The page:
How many miles from a Superfund site is safe?

This vapor intrusion then poses further risk to nearby residents inside of their homes where they would otherwise be inclined to feel safe. Obviously proximity to a Superfund site is critical four miles’ distance poses a decreased health risk as compared to a mere forty feet.

Who pays to clean up Superfund sites today?


The law says EPA can make the people responsible for contamination pay for site studies and cleanup work. EPA negotiates with these Potentially Responsible Parties (PRPs) to reach an agreement. Sometimes EPA pays for the cleanup out of a pool of money called the Superfund and then tries to make PRPs pay back the costs.

What causes Superfund sites?

There are more than 1 300 of these spots in all — dubbed “Superfund sites” by the federal government — where toxic chemicals from factories and landfills were dumped for decades polluting the surrounding soil water and air.

What is the federal Clean Air Act?

The Clean Air Act is the law that defines EPA’s responsibilities for protecting and improving the nation’s air quality and the stratospheric ozone layer. The last major change in the law the Clean Air Act Amendments of 1990 was enacted by Congress in 1990.

Which state has the most Superfund sites?

New Jersey

Superfund sites by state

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The states with the most Superfund sites were New Jersey (113 sites) California (97 sites) and Pennsylvania (95 sites). The states with the fewest Superfund sites were North Dakota (no sites) Nevada (one site) and South Dakota (two sites).

Who is responsible for Superfund?

There are four classes of Superfund liable parties: Current owners and operators of a facility Past owners and operators of a facility at the time hazardous wastes were disposed Generators and parties that arranged for the disposal or transport of the hazardous substances and.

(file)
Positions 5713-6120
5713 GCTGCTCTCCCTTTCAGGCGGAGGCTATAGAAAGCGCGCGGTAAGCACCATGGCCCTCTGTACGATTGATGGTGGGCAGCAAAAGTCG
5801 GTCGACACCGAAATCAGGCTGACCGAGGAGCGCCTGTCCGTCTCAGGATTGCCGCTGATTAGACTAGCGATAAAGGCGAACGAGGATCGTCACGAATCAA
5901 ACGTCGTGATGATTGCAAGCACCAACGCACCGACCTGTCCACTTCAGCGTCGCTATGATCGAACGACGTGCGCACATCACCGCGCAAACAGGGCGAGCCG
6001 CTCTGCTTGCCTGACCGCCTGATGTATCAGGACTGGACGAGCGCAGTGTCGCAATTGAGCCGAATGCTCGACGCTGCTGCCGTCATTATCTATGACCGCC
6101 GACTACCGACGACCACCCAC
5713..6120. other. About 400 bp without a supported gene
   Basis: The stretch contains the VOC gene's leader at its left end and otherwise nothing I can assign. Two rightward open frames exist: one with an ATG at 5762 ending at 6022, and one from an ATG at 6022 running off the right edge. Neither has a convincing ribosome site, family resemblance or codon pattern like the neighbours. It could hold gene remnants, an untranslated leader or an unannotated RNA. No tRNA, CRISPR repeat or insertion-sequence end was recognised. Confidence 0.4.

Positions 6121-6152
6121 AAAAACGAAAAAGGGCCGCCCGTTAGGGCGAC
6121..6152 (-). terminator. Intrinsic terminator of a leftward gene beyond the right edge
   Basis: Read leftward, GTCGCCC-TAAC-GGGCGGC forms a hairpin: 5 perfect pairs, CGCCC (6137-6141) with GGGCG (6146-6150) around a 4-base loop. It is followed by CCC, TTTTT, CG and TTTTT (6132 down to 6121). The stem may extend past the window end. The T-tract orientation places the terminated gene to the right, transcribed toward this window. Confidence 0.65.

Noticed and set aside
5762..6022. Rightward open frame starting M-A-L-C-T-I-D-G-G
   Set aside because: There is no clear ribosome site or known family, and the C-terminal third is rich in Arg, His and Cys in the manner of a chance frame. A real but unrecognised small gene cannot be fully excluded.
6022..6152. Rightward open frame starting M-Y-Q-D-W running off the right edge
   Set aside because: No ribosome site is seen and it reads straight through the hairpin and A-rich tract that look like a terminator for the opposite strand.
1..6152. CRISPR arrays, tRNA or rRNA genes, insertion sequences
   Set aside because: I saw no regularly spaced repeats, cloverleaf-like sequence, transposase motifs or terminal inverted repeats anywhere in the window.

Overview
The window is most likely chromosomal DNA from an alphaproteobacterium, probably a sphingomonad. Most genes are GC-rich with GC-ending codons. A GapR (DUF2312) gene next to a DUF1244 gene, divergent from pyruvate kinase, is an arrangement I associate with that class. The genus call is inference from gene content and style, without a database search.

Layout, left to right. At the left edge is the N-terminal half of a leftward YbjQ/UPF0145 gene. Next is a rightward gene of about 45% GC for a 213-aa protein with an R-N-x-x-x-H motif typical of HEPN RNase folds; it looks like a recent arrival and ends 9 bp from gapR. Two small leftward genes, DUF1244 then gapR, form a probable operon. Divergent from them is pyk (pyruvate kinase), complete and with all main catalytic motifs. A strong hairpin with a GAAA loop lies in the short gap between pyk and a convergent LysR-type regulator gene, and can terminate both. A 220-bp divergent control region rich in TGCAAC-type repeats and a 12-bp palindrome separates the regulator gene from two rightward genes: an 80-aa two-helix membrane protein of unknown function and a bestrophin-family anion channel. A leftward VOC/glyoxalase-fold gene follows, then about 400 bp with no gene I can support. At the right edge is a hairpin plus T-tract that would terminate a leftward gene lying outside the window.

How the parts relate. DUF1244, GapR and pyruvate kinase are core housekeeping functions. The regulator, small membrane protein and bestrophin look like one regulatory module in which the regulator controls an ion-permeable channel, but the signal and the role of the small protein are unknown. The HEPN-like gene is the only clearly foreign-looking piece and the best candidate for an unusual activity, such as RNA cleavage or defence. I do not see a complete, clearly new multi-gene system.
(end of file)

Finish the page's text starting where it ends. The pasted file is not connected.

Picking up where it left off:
Who pays the EPA?

Over 40% of EPA’s total budget is passed through to state local and tribal governments as grants and low cost loans.

What is Arizona Superfund site?

Some sites in Arizona are governed and funded by the federal Comprehensive Environmental Response Compensation and Liability Act of 1980 (CERCLA) commonly known as Superfund. Sites that pose the greatest potential threat to public health and the environment are put on the National Priorities List (NPL).

Is Gold King Mine a Superfund site?

The spill also led to the Bonita Peak Mining District in Colorado where the Gold King Mine is located to be listed as a Superfund site.

Can you buy a Superfund site?

the process begins with the current owner. As with the purchase of any property negotiations to buy a Superfund site begin with the current owner who can be identified through property title or tax records. EPA rarely owns the site being cleaned up.

What does the Superfund not cover?

Superfund is also the trust fund set up by Congress to handle emergency and hazardous waste sites needing long-term cleanup. … That means that the government can’t spend Superfund money on anything except cleaning up hazardous-waste sites.) Superfund is administered by the Environmental Protection Agency (EPA).

How long does it take to clean a Superfund site?